Monday, June 12, 2006

party

Last night I went to a Process Work party with SK. It was a birthday party for a very, very long-time and well-loved member of the community and it was interesting to watch the dynamics among the people who were there in Zurich at the beginning of what became Process Work, people who have known and loved each other for twenty, thirty years, depending which people you're talking about, and the layers upon layers of new-comers, mostly sitting reverently by, just soaking up the contact with their elders.

I was a little awkward, but it was ok. There was wine and several people I knew. The weather was wonderful and the house was in the West Hills, clinging to the side of one of those hills, actually, and we spent a lot of time out on the back deck which dropped off into a steep, lush ravine. Gorgeous. Everyone was warm and happy to be together and I sat with SK, at times wanting to crawl into her lap.

We left after one short hour to run to the airport to pick up Dutch who was just coming back from Holland after getting her PhD in Organizational Psychology. So now she is Dr. Dutch! She was exhausted from a long flight but very happy to see us. We wanted to bring her back to the party, but she was too tired. She was a sweetheart and brought me back a treat, some funny little butter-syrup waffle cakes. At first I was *mildly* disappointed that she hadn't brought me back the super-yummy, salty licorice she'd gotten me years ago in Holland, but then I tried one of the waffles and wow! They're really good and unusual and now I'm happy to have gotten something different.

Back at the party, after dropping Dutch off at her apartment, we were too late to get any of the food (brats and a huge hunk of smoked salmon, among other things, which had seemed plentiful when we left) -- but we got there in time for the "speeches." When SK said, "Oh, we're back in time for the speeches," I think I groaned b/c I've been conditioned to associate "speeches" with some kind of unpleasant, forced formality of speaking. However, these "speeches" were just really sweet reminescences by the birthday boy's oldest and dearest friends, almost all funny stories, many of which to do with his old, long-deceased dog that everyone seemed to remember fondly. It was like peeking in on someone else's family reunion -- full of love and warmth and laughter and the timing, of course, was perfect. Nothing dragged on too long, the speeches ended just when they should have, the cake was promptly presented, cut, dispersed, and done, and the crowd began to trickle out magically. We all disappeared into the night before 10:30 and it was lovely.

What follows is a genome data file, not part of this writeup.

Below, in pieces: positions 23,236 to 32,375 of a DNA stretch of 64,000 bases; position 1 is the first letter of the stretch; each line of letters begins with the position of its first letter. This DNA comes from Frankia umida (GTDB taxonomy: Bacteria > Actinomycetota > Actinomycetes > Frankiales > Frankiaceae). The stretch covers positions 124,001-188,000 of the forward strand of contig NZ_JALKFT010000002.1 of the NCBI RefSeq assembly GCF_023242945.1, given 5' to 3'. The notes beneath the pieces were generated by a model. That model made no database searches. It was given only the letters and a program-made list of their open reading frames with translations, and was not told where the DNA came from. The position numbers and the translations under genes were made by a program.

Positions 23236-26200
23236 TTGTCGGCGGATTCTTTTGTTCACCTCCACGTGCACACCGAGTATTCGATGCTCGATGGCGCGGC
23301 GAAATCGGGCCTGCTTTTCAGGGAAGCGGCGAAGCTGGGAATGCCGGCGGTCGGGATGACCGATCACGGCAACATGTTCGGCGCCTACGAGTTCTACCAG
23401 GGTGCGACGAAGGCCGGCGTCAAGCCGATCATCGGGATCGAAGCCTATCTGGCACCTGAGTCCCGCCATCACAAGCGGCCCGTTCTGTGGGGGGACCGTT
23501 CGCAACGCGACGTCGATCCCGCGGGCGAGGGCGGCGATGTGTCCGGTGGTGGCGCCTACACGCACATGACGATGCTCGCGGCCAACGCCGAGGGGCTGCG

1 Comments:

Blogger qaiz said...

Sounds like you had a good time.. Very cool.

I once read somewhere that one should never attend any company organized events, or, when attending, leave shortly thereafter.. I think i read it in some book about how to be a CEO.. It was written in light of the fact that mixing with co-workers is just not a good idea.. regardless of the situation..

I don't know if agree with it - but i've tried to live by it and it's worked so far.. i've been to one company party (maybe two) in five years of employment... and rarely, almost never, do lunch with staff members..

maybe i'm not right in this .. (?)..

Q.

12:37 PM  

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